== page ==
Given the differences between cognitive and emo­tional aging, a number of questions have served to guide contemporary research in the area of emotional processing. Such questions include: what declines, what is preserved, and what improves? In addition, it is important to identify the conditions under which we observe decline, preservation, and improvement. The neuroscience approach takes this a step further by identifying the specific biological mechanism reflected in the structure and activation patterns of the brain associated with, for example, preserved emotional processing.

As we saw in the cognitive neuroscience sec­tion, neuroimaging allows us to identify brain regions of activation that underlie successful infor­mation processing, for example, activation of the prefrontal cortex (PFC) during encoding relates to better memory. Much behavioral work indicates that if information has emotional significance, we will more likely remember it than informa­tion that is more neutral in nature. A number of researchers have been interested in uncovering the neural circuitry that is most responsible for this enhanced memory for emotional information (e. g., Kensinger & Corkin, 2004).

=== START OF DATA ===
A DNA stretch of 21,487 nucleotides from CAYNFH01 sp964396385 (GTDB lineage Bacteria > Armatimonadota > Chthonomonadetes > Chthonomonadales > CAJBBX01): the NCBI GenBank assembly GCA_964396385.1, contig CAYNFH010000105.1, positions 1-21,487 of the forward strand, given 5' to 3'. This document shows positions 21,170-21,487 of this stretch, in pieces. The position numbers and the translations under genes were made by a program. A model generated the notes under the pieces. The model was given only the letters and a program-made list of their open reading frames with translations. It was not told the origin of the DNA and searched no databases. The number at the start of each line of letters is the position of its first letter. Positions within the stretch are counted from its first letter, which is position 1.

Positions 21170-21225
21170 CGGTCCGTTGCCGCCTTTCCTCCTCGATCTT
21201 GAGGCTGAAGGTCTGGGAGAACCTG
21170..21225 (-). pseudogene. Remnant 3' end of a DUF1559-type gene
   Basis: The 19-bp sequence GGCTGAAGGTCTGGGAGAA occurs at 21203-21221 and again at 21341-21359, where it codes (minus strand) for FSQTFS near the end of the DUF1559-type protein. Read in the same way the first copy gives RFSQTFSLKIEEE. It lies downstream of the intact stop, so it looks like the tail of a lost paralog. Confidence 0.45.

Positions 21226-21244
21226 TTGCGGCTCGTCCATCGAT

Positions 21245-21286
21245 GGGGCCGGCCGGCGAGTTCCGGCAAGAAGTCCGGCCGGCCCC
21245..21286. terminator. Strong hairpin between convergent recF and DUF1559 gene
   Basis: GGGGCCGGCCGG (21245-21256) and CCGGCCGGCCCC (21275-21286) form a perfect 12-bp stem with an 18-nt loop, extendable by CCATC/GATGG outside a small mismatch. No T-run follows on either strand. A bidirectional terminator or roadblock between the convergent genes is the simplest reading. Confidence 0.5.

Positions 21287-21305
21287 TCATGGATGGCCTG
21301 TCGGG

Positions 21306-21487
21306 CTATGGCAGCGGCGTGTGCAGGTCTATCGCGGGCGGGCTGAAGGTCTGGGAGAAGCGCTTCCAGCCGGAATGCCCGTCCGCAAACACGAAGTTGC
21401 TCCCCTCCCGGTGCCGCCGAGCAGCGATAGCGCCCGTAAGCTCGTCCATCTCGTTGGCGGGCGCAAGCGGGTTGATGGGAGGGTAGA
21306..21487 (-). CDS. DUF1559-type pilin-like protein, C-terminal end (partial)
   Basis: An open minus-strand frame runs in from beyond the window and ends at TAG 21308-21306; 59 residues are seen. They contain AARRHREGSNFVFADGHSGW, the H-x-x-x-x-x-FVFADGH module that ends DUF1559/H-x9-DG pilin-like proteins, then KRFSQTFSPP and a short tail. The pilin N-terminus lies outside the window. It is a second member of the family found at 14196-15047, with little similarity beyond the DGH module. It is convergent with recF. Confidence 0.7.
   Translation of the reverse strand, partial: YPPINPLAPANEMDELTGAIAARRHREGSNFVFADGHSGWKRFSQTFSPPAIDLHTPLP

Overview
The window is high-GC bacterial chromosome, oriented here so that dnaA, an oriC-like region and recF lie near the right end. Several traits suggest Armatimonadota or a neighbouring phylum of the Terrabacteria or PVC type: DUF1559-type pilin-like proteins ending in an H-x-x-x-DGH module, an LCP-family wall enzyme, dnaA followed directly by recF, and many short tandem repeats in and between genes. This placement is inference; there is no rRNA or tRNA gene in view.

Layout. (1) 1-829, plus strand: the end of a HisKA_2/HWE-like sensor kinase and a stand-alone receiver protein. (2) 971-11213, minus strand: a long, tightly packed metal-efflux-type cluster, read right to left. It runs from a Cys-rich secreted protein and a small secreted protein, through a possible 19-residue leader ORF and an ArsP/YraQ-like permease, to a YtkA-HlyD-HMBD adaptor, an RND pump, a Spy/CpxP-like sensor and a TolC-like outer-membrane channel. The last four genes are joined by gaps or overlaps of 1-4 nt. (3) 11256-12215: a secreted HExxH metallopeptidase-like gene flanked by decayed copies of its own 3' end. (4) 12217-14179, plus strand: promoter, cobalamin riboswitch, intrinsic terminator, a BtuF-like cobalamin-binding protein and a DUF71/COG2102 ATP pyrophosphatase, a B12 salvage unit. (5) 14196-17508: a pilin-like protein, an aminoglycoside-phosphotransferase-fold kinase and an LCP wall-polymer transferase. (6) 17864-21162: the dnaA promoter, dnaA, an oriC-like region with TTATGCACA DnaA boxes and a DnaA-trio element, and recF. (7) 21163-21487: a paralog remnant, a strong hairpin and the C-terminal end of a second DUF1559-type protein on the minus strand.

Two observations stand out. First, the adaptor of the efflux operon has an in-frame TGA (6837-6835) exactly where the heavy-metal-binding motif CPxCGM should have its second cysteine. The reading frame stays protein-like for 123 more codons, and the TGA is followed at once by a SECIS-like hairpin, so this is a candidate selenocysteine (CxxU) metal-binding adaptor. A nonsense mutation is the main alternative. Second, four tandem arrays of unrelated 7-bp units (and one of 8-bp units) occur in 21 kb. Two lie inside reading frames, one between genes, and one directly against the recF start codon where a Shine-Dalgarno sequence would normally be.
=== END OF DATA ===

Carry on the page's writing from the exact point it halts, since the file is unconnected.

Kensinger and colleagues (Kensinger, 2006; Kensinger & Corkin, 2004) propose two distinct cognitive and neural processes that contribute to emotional memory enhancement. Processing of negative high-arousal information for memory is relatively automatic in nature and is linked to activation of the amygdala as it interacts with the hippocampus to support memory performance. For memory processing of negative low-arousal stimuli, more activation of the prefrontal cortex – hippocampus network is necessary. This area is associated with controlled self-generated encoding processes (Kensinger & Corkin, 2004). Kensinger

(2006) argues that emotional enhancement in memory for detail is a result of more engagement in emotion-specific processes that are linked to these distinct neural processes. Thus, when one accurately remembers negative high-arousal items, this corresponds to increased activation of the amygdala and orbitofrontal cortex. Other studies support this in that if the amygdala is damaged, individuals do not attend to arousing stimuli. How do structural and functional changes in the brain affect these processes?